Transition to in-person


Kaylee Baek

FCPS looks at these and many other statistics as it plans a return to in-person learning.

Kaylee Baek, Staff Writer

As the school year starts, the question of when schools should open remains. Fairfax County Public Schools plans to have both in-person students and 100% virtual students with concurrent instruction, a type of instruction that is accessed concurrently by students in-school and at home. However, there are many split opinions and concerns among students and staff members. 

Many teachers prefer to teach their students in the classroom despite the risk associated with in-person school, since some teaching activities, such as lab experiments, require classroom facilities.

“In-person learning will always be the best option in a normal, non-pandemic world,” science teacher  Katherine Hoffman said. “Teachers and students work best in environments where they can interact and communicate face-to-face to build personal relationships.” 

Students also have varying opinions about learning online. Some students find it convenient to stay home all day, but others struggle with independent learning. According to the Fairfax County Public Schools Oct. 15, 2020 Return to School Update, it states that in-person instruction is the best for the students’ academic, social, and emotional needs. 

“For me personally, learning online is extremely difficult,” Brianna Edwards said. “Learning off slideshows is not the easiest. A student will probably learn better one-on-one.” 

While there are concerns with student learning online, there are also safety concerns about returning in person. Many experts agree that taking health and safety precautions when transitioning to in-person is important.  

The Centers for Disease Control and Prevention has provided checklists and guidelines for schools and families to follow. In the checklist, it provides actions to take and points to consider such as a plan for transportation and asking how the school plans to help ensure that students are following practices to reduce the spread of COVID-19. In the guideline, it informs staff about how COVID-19 could affect their workplace, what COVID-19 is and steps all employers can take to reduce Workers’ Risk of Exposure.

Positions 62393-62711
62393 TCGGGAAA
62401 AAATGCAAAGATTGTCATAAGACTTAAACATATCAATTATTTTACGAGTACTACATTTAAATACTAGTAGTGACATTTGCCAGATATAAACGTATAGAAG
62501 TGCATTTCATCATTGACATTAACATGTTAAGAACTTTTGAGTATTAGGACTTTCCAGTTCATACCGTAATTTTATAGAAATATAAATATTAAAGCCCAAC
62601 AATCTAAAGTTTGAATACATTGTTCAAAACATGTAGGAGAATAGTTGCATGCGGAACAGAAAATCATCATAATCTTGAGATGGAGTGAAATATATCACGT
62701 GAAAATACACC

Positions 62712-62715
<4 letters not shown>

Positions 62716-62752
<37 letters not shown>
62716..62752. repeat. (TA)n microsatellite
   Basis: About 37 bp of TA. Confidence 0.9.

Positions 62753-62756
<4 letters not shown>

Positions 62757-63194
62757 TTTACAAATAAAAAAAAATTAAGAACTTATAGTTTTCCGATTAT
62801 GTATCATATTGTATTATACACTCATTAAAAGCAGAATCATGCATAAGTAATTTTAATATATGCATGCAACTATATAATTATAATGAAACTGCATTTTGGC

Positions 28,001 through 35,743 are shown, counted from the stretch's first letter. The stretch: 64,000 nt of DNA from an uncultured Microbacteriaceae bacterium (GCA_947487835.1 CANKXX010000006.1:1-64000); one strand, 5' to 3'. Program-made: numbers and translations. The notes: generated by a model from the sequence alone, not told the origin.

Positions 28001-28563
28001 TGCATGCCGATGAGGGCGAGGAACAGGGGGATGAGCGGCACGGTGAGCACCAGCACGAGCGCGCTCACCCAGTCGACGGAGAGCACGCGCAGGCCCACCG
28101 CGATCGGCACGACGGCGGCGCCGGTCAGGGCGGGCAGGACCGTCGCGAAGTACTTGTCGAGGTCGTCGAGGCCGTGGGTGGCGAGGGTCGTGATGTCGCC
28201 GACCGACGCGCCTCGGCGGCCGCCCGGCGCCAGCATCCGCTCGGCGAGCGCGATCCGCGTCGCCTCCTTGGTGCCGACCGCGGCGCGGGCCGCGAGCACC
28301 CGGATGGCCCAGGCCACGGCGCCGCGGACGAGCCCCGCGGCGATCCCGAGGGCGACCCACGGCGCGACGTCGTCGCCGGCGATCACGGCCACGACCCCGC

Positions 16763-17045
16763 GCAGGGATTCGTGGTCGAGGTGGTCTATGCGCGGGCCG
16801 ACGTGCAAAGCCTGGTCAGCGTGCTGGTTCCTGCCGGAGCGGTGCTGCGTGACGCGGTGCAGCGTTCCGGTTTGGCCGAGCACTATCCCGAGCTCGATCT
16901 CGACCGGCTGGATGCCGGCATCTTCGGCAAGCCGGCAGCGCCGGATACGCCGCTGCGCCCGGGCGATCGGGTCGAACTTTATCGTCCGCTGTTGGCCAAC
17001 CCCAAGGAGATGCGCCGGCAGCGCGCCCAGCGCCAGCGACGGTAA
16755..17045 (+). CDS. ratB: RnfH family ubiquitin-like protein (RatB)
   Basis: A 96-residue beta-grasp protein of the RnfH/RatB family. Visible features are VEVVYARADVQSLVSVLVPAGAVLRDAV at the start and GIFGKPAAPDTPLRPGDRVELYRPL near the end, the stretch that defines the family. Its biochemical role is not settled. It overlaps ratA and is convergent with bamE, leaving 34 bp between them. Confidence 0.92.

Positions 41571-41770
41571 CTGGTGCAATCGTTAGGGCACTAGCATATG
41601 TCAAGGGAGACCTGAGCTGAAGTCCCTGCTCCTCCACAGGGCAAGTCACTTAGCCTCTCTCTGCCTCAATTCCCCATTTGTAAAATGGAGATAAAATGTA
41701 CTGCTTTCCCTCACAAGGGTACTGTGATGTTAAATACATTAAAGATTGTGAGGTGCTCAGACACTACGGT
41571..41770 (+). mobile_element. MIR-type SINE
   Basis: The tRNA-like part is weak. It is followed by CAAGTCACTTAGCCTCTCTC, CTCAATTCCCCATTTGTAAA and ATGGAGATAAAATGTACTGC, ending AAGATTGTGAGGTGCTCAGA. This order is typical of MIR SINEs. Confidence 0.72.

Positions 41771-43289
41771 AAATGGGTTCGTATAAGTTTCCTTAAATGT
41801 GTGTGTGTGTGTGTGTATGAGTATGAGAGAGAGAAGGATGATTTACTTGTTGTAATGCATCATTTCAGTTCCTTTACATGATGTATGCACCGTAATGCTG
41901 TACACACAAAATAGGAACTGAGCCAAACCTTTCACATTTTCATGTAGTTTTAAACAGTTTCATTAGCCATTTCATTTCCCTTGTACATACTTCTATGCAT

“I would encourage the same sanitary procedures—social distancing, hand washing and surface cleansing —what I do every year during flu season,” Latin teacher Albert Gunn said.

“Teachers and students work best in environments where they can interact and communicate face-to-face to build personal relationships.” ”

— biology teacher Katherine Hoffman

Fairfax County Public Schools are instructing virtually full time, but the number of cases in the FCPS society is 22 cases. Fairfax County Public Schools are planning to approach CDC’s 5 Mitigation Strategies effectively for the lowest risk of transmission in schools. They are providing schools with cleaning and health supplies including gloves, masks, classroom plexiglass hand sanitizer, thermometers, custodial supplies and overtime.

I believe some areas around the world have successfully minimized the spread of COVID-19 in their communities by following suggested guidelines and quarantine,” Hoffman said. “These areas have low infection rates and, by practicing proper social distancing, they are able to reopen schools. The schools that are able to successfully stay open are generally in areas with a small student population and have access to buildings that are large enough to maintain proper distancing and safety protocols.”

A few states have ordered schools to provide either part-time or full-time in-person instruction, including Florida, Texas, Arkansas and Iowa. According to The Cut, in other states like New Jersey, Connecticut and Georgia, where many schools resumed full-time in-person instruction, schools are experiencing switches to full remote-learning and an increase in positive cases of teachers and students. According to the American Academy of Pediatrics and the Children’s Hospital Association, as of Oct. 8, there are 697,633 total child COVID-19 cases reported, and children represented 10.7% of all cases. 

“Some schools in areas without high levels of cases and with less population density seem to be able to deal with the situation more easily; therefore, it seems like a good reaction on a case-by-case basis,” Gunn said. “However, we still don’t know everything about this disease.”